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Applying Pennsylvania law, the United States District Court for the Eastern District of Pennsylvania has held that a shareholder demand letter, a derivative action and a shareholder lawsuit against the insured were not “related” because the alleged conduct took place at different times and involved different individuals.  Vito v. RSUI Indem. Co., 2020 WL 424592 (E.D. Pa. Jan. 27, 2020).

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In a win for Wiley Rein’s client, the United States District Court for the Eastern District of California applied an assault and battery exclusion to bar coverage for a negligence action arising from a stabbing that occurred at a concert promoted by the insured.  Certain Underwriters at Lloyd’s of London Subscribing to Policy No. EH7713140 v WorldOne Presents, LLC, 2019 WL 4747708 (E.D. Cal. Sept. 30, 2019).

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A federal district court in Massachusetts has held that an insurer properly denied coverage for a claim against an insured church brought by another church that had broken away from the original entity because the breakaway church was not an “insured” under the original church’s policy.  Newton Covenant Church, et al. v. Great Am. Ins. Co., 2019 WL 3464705 (D. Mass. Jul. 31, 2019).

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Applying California law, the United States Court of Appeals for the Sixth Circuit has held that an insurer properly denied coverage under consecutive claims-made-and-reported policies based on the insured’s failure to provide timely notice of a claim and the insured’s failure to disclose the pending claim in its application for coverage.  US HF Cellular Commc’ns., LLC v. Scottsdale Ins. Co., 2019 WL 2323802 (6th Cir. May 31, 2019).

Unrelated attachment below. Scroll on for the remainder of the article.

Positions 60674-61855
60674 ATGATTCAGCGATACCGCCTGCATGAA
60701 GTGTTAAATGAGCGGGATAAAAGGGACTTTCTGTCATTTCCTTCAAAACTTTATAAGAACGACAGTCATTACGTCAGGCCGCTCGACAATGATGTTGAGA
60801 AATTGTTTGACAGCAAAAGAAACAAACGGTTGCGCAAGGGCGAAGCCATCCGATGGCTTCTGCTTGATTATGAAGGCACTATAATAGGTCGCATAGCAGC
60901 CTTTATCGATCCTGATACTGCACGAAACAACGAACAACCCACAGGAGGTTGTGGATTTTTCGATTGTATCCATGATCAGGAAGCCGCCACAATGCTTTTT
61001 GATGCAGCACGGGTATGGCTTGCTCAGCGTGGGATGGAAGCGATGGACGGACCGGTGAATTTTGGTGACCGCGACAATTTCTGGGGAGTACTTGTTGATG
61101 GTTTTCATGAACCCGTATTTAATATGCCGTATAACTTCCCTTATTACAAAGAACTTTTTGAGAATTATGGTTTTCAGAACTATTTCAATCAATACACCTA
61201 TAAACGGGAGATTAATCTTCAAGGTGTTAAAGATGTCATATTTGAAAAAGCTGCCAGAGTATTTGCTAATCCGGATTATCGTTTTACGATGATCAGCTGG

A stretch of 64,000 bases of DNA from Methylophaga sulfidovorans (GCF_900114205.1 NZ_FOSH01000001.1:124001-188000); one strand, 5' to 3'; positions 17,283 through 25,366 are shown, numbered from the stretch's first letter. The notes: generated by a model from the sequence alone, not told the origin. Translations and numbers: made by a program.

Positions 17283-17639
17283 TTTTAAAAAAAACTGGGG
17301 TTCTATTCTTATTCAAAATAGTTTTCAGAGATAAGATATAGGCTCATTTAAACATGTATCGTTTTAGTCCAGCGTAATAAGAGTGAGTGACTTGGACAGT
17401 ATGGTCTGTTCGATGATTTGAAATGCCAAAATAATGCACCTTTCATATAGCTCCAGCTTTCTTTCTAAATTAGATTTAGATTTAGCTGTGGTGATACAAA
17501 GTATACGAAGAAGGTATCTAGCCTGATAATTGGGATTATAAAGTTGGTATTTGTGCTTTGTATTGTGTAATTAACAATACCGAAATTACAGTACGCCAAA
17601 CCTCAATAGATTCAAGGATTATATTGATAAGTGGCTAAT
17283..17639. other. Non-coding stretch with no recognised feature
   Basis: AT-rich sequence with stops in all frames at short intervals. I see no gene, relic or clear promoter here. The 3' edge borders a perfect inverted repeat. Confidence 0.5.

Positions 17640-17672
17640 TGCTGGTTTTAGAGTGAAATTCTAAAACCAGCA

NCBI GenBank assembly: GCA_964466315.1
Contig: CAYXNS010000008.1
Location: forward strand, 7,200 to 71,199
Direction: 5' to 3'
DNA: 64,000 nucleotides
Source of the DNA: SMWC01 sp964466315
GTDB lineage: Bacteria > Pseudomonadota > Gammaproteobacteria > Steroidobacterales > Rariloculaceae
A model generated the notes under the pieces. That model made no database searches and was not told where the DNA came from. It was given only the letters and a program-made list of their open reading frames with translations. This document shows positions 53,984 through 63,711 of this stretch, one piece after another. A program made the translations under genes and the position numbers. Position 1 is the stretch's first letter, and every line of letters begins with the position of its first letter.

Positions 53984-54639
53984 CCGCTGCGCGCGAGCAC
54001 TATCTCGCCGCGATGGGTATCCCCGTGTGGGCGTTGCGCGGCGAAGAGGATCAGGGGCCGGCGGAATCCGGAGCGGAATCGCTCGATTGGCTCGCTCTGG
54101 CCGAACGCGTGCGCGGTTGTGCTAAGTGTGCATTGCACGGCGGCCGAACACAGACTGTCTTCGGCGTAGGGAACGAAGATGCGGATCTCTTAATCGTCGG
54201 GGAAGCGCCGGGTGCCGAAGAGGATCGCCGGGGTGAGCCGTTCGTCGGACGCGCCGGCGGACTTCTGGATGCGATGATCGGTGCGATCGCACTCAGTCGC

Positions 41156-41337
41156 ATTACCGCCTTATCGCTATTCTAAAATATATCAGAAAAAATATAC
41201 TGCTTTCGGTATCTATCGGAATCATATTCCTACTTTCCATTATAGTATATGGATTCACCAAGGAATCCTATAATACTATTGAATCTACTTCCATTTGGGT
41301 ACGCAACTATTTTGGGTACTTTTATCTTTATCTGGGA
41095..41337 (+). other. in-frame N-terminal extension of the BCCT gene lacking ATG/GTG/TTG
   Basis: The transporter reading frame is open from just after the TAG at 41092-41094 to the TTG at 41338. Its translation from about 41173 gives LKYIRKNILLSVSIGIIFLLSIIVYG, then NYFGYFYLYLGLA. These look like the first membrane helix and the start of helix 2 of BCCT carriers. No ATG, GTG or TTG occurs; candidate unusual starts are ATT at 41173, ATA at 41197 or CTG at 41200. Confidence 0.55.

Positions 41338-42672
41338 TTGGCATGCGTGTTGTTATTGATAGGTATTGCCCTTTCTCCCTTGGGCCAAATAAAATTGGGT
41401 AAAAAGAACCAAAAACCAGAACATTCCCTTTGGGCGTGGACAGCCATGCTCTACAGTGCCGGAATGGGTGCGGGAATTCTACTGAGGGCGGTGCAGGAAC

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In a case in which Wiley Rein represented the insurer, a federal district court in Maine has held that an insurer had no duty to defend an enforcement action brought by the Securities and Exchange Commission (SEC) under a lawyers’ professional liability policy because none of the relief sought constituted “damages” as defined in the policy.  Marcus v. Allied World Ins. Co., No. 2:18-cv-253-DBH, 2019 WL 1810954, (D. Me. Apr. 23, 2019).  The court held that when sought by the SEC, disgorgement is properly characterized for insurance purposes as a penalty.  The court also held, however, that the policy’s investment advice exclusion did not apply to negate the insurer’s duty to defend a related securities fraud class action, but it rejected the insured’s argument that because the actions were “related claims,” the insurer’s duty to defend the securities lawsuit also obligated it to defend the SEC enforcement action.

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The Ninth Circuit, applying California law, has held that an insurer improperly failed to defend its insured in connection with a lawsuit alleging that the insured engaged in an ongoing mortgage modification fraud scheme, because one count in the lawsuit did not require willful conduct and therefore was not necessarily uninsurable under California Insurance Code § 533. First One Lending Corp. v. Hartford Casualty Ins. Co., 2017 WL 1018305 (9th Cir. Mar. 5, 2019). The court further held that a financial services exclusion did not completely bar coverage because at least some allegations bore an “insufficient causal nexus with financial services,” thus triggering the insurer’s duty to defend.

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A Nebraska state court has held that the “professional services” exclusion in the insured municipality’s CGL policy barred coverage for the wrongful conviction and civil rights actions brought against the municipality because its deputy sheriffs and psychologist performed “professional services” when they investigated the underlying crime. Gage County, Neb. v. Employers Mut. Cas. Co., No. CI 17-1822, (Neb. Dist. Ct., Lancaster County, Nov. 1, 2018).

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